Biden celebrates an America 'on the move again'
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President Joe Biden triumphantly declared Wednesday that the United States is "on the move again" in a rousing speech to Congress, calling for trillions of dollars to rebuild the post-Covid US middle class and give new life to "forgotten" workers.
"America is ready for takeoff," he said. "We are working again, dreaming again, discovering again, leading the world again."
But he quickly pivoted to insisting that this national effort must now focus on rebuilding the economy and fighting inequality with "the largest jobs plan since World War II."
In a line that could have come from his populist Republican predecessor Donald Trump, Biden said working class Americans had been ignored, while the top one percent got richer, and that his plans would give them a chance.
"You feel left behind and forgotten in an economy that's rapidly changing. Let me speak directly to you," Biden said, before going on to promise Americans "good-paying jobs that can't be outsourced."
- No more solo America -
In every aspect of the primetime television speech, Biden echoed his almost daily mantra that "America is back" -- both in recovering from the coronavirus disaster and in putting the turbulence of the Trump era behind.
When it comes to foreign policy, he underlined Washington's return to international partnerships damaged under Trump.
"No one nation" can succeed alone, he said, in a rebuke of Trump's isolationist policies.
Among his many references to arch-rival China, Biden said that while Beijing is seeking supremacy, "we welcome the competition" and "are not looking for conflict."
He pleaded with Republicans and Democrats to work together on one of the nation's most hot button topics, saying "let's end our exhausting war on immigration."
But Republicans showed little sign of listening to Biden's appeals for unity, accusing him of only paying lip service to the idea, while promoting a leftist agenda.
"Our best future won't come from Washington schemes or socialist dreams. It will come from you -- the American people," Tim Scott, the Republicans' only Black senator and a rising star, said in an official party rebuttal after Biden finished.
- Yes, new taxes -
US presidents usually bend over backwards to avoid or at least hide tax increases.
However, Biden is banking on popular support for his idea of leaning on the super rich to fund his latest new spending proposal, which he unveiled in the speech -- the $1.8 trillion American Families Plan.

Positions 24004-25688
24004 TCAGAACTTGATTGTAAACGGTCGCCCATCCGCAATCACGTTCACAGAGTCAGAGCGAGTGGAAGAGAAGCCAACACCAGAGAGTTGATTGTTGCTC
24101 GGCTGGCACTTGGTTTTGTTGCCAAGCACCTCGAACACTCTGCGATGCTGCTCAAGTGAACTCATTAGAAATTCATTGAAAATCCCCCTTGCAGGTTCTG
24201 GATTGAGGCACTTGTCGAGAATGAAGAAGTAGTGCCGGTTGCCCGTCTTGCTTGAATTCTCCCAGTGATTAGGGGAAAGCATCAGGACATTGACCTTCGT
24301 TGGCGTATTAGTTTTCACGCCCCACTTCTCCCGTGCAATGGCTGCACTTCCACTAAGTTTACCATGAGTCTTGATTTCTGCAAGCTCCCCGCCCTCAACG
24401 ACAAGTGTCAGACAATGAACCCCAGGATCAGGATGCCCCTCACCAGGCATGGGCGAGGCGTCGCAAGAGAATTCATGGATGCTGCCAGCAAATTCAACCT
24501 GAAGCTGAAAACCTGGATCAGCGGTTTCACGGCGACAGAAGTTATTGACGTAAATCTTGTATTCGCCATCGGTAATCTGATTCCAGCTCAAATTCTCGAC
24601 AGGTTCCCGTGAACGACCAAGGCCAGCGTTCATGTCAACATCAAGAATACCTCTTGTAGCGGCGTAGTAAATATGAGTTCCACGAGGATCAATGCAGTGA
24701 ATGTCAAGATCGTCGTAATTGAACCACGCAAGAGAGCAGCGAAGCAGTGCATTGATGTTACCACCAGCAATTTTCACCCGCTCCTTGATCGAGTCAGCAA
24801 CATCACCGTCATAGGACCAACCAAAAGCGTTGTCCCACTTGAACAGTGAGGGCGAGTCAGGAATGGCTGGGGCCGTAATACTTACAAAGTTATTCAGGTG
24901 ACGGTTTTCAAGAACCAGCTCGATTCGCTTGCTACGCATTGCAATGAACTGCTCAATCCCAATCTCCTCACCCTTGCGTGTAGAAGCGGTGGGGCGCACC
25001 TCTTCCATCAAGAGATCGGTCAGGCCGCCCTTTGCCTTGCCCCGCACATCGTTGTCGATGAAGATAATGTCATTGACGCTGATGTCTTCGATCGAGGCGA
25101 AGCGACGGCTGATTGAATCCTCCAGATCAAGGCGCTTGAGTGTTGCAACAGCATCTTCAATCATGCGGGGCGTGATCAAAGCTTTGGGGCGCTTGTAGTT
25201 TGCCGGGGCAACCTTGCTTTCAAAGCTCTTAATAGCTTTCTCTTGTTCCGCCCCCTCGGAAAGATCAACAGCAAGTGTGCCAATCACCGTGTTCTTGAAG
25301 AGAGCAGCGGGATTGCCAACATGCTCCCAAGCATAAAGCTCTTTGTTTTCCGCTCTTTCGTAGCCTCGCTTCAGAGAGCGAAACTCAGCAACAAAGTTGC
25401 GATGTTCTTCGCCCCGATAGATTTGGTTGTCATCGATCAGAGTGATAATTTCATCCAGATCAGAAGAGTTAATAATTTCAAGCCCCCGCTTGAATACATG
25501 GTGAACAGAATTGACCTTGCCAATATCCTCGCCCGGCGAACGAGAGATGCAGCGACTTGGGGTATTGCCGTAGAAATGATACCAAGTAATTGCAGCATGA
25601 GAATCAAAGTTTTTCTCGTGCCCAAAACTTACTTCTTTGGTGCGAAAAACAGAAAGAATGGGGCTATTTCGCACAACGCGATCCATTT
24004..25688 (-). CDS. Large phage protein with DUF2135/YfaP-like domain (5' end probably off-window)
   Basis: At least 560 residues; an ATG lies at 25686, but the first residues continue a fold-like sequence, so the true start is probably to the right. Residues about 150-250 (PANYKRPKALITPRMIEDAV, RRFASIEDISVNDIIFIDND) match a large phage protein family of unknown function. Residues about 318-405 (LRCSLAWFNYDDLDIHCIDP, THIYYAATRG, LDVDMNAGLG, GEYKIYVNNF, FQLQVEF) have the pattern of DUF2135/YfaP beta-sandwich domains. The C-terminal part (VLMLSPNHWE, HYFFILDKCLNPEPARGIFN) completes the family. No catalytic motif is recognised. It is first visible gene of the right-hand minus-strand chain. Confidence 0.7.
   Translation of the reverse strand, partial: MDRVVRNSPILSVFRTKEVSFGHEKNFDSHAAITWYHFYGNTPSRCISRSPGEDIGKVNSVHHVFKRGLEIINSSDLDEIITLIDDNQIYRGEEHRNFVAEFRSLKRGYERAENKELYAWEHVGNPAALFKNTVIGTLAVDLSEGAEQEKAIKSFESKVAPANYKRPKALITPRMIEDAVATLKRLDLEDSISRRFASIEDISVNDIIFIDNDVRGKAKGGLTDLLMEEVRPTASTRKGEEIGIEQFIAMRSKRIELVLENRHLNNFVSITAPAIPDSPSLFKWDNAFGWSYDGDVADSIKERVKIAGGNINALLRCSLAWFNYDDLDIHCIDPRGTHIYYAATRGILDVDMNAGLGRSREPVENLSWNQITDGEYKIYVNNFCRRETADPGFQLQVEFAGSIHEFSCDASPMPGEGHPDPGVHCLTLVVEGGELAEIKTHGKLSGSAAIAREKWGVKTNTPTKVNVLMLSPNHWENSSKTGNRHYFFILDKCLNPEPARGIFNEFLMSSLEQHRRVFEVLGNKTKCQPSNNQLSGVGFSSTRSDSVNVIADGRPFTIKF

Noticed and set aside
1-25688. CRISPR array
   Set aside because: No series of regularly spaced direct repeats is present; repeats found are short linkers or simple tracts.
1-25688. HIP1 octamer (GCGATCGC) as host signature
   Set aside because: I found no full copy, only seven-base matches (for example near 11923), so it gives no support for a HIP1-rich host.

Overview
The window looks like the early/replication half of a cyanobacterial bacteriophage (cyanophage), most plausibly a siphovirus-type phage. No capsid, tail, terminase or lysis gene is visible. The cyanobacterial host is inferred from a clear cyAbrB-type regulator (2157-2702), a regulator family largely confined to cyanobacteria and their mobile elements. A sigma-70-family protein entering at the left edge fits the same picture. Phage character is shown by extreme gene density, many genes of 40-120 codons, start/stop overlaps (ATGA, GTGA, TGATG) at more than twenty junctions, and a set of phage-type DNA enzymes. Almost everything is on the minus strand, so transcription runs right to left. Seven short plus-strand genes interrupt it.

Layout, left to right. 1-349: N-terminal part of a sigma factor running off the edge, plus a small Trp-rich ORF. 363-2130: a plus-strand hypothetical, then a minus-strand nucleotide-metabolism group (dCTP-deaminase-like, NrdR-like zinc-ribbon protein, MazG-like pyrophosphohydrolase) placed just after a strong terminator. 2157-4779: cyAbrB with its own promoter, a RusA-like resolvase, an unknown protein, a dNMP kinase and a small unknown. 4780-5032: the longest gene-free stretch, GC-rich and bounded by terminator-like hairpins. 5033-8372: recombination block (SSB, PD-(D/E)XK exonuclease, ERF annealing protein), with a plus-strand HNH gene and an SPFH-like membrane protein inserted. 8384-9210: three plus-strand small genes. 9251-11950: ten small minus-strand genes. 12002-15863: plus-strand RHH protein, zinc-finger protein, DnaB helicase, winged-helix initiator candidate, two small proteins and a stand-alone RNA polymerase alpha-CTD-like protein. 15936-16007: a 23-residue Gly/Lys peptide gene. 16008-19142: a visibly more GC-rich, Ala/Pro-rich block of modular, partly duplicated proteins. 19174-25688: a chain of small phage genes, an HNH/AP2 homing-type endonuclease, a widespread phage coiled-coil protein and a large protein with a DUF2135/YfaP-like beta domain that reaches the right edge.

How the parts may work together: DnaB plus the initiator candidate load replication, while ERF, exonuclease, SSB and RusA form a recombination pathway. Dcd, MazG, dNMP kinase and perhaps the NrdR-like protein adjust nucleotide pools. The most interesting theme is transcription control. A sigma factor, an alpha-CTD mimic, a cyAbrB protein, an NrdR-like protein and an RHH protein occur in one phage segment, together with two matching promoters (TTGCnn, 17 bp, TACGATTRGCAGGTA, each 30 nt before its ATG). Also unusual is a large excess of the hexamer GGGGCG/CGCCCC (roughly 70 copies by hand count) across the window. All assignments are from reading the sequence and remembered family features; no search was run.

The plan, which will need approval by a deeply divided Congress, would pour money into early education, childcare and higher education.
To fund this, the top income tax rate would increase from 37 percent, where Trump's plan put it, back to its pre-Trump 39.6 percent.
The Biden plan would also end loopholes and capital income tax breaks, while raising "billions," according to the White House, in a tightened tax regime for inherited wealth.
Americans earning less than $400,000 a year, however, would face no extra taxes.
"My fellow Americans, trickle-down economics has never worked. It's time to grow the economy from the bottom up and middle out," Biden said. "What I've proposed is fair."
The proposed new splurge comes after Congress already approved a $1.9 trillion American Rescue Plan, which injected stimulus into almost every corner of the economy, and is now debating a proposed $2 trillion-plus infrastructure plan.
- Extraordinary times -
The setting for Biden's maiden address to Congress as president reflected the crisis times in which he took office.
Security has been at top level around the Capitol building since the January 6 riot when Trump supporters rampaged against what the Republican falsely claims was a stolen election.
Although Covid-19 is on the back foot -- vaccinated Americans were told Tuesday they can now do most things outside without wearing a mask -- the pandemic also loomed heavily.
Instead of a House chamber crammed with the usual 1,600 or so politicians and guests, Biden looked out on a select group of around 200.
Of the nine members of the Supreme Court, only Chief Justice John Roberts attended.
Only the secretaries of defense and state were in the room, meaning that the tradition of nominating a "designated survivor" -- someone who could take over the country if the entire government died while inside the Capitol -- was not necessary.